Archive for March, 2016

Draft Marrakesh Treaty submitted by the Drafting Committee to the Plenary, 27 June 2013 by EIFL (CC BY 2.0) https://flic.kr/p/f25S8C

Canada to Introduce Copyright Bill Implementing Marrakesh Treaty to Facilitate Access for the Blind

While the media focus has unsurprisingly been on Budget 2016, the government has quietly moved to introduce copyright reform legislation that will allow Canada to implement the Marrakesh Treaty to Facilitate Access to Published Works for Persons Who Are Blind, Visually Impaired or Otherwise Print Disabled. The notice paper for Wednesday, March 23rd includes an Act to amend the Copyright Act with specific provisions on access to copyrighted works or other subject-matter for persons with perceptual disabilities. The decision to implement the Marrakesh Treaty is long-overdue. The Conservatives announced plans to do so in last year’s budget but waited to table legislation days before the summer break and the election call. With that bill now dead, the Liberals have rightly moved quickly to revive the issue.

The treaty expands access for the blind by facilitating the export of works to the more than 300 million blind and visually impaired people around the world, which is needed since only a tiny percentage of books are ever made into accessible formats. Further, it restricts digital locks from impeding access, by permitting the removal of technological restrictions on electronic books for the benefit of the blind and visually impaired. The last bill featured changes to Canada’s digital lock rules that demonstrated (yet again) that the rules are overly restrictive and in need of amendment. The bill should be introduced as soon as Wednesday with analysis to follow.

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March 22, 2016 1 comment News
BOOKS by Ian Muttoo (CC BY-SA 2.0) https://flic.kr/p/7NpS98

False Alarms: Examining the Misleading Claims About the State of Canadian Publishers

Earlier this month, Digital Book World posted an article chronicling the discussion of a conference copyright panel featuring Access Copyright counsel Erin Finlay (the article was promoted by Access Copyright). The article caught my attention due to Finlay’s comments about the impact of Canadian copyright on education publishers:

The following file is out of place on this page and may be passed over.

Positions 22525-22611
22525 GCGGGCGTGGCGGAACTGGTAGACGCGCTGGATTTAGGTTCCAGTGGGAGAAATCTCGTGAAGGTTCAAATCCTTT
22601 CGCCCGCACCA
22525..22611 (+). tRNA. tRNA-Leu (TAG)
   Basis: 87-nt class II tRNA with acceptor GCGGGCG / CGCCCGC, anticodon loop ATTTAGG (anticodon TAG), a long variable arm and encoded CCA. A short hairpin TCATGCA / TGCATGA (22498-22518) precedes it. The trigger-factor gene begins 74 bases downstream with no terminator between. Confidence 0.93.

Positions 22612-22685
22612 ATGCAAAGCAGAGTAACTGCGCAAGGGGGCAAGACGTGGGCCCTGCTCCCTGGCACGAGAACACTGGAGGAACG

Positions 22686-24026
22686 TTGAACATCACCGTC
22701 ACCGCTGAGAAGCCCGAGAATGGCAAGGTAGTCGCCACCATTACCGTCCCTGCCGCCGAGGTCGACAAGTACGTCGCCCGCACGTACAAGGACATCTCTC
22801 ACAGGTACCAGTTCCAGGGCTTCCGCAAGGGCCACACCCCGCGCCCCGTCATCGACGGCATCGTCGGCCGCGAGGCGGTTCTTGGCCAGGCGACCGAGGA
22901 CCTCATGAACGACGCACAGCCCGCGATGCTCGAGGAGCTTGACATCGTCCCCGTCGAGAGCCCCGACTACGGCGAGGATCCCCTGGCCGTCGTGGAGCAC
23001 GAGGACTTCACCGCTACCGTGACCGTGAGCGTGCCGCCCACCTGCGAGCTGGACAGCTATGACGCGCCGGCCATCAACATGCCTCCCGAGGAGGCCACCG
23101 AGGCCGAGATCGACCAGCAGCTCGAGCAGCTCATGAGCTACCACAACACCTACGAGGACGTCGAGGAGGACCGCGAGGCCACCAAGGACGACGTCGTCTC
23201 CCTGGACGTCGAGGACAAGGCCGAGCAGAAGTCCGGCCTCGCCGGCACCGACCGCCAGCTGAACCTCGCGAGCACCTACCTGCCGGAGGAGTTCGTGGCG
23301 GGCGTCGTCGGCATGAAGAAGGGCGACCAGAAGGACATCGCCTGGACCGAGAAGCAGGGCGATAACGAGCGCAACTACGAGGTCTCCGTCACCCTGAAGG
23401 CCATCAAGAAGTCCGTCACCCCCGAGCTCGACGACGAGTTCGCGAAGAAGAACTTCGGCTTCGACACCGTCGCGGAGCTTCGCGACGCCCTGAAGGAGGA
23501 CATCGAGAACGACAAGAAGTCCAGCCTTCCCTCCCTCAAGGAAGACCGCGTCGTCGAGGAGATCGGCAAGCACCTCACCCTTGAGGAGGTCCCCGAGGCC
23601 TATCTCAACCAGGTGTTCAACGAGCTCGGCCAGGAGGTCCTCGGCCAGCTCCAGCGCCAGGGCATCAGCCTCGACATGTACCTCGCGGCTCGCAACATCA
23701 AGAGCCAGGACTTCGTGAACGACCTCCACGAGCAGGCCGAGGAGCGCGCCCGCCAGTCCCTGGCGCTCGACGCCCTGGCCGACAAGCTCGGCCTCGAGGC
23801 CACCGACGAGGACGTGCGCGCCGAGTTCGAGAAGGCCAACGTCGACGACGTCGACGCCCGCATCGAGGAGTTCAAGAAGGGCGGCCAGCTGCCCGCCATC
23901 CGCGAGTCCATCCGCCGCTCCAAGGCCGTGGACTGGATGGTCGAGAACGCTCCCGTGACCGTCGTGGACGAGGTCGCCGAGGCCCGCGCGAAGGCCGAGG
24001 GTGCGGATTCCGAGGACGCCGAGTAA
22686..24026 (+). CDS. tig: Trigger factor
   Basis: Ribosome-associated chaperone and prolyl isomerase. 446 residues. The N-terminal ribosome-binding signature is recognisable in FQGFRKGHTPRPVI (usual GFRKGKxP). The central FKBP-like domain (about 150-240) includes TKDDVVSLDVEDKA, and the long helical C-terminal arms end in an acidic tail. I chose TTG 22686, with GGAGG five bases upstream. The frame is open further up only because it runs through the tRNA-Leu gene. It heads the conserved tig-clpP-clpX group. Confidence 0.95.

“Another example Finlay used was the case of Broadview Press, which is an independent Canadian publisher that cannot publish anymore.

The comment prompted me to contact Don LePan, the Broadview Press owner, who has been outspoken critic of the copyright term extension in the TPP. LePan was shocked by the claim which he said was completely inaccurate. He posted a long response on the Digital Book World site, which responded by amending the piece. Kristine Hoang, the journalist who wrote the article, noted that “what I had written was a reference to Erin Finlay’s direct quotes in my recorded transcript where she said ‘Broadview Press cannot publish anymore.'”

The erroneous claim about the state of a Canadian publisher would be surprising if it did not happen so frequently.

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March 18, 2016 4 comments News
Stacks by Travis Wise (CC BY 2.0) https://flic.kr/p/qs75yk

Copyright Board Ruling Strikes Fair Balance in Heated Education Fight

The role of copyright within the Canadian education system has emerged as a contentious issue in recent years as the Internet and digital technologies have transformed how schools provide students with access to materials. At the centre of the fight are a series of Supreme Court of Canada rulings that establish the boundaries of “fair dealing”,  which permits copying of reasonable portions of materials without the need for permission or further compensation.

My weekly technology law column (Toronto Star version, homepage version) notes that last month, the Copyright Board of Canada issued a landmark decision on copying practices in primary and secondary schools, largely affirming the approach adopted by educational institutions. As a result, Access Copyright, the copyright collective that represents publishers and authors, will collect far less for in-school copying than it originally demanded.

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March 16, 2016 4 comments Columns

Copyright Ruling Strikes Fair Balance in Heated Education Fight

Appeared in the Toronto Star on March 14, 2016 as Copyright Ruling Strikes Fair Balance in Heated Education Fight The role of copyright within the Canadian education system has emerged as a contentious issue in recent years as the Internet and digital technologies have transformed how schools provide students with […]

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March 16, 2016 1 comment Columns Archive
Speak up, make your voice heard by Howard Lake (CC BY-SA 2.0) https://flic.kr/p/9rAjnQ http://www.emergencydentistsusa.com/cost/

The Trouble with the TPP: Canadians Get Their Chance To Speak Out

Yesterday I concluded my 50-day series on the Trouble with the TPP which examined the intellectual property and digital policy issues raised by the agreement. In addition to the posts on this blog, I’ve created some additional ways to work through the various posts including a Medium summary and Storify version with links to all 50 posts.

 

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March 15, 2016 6 comments News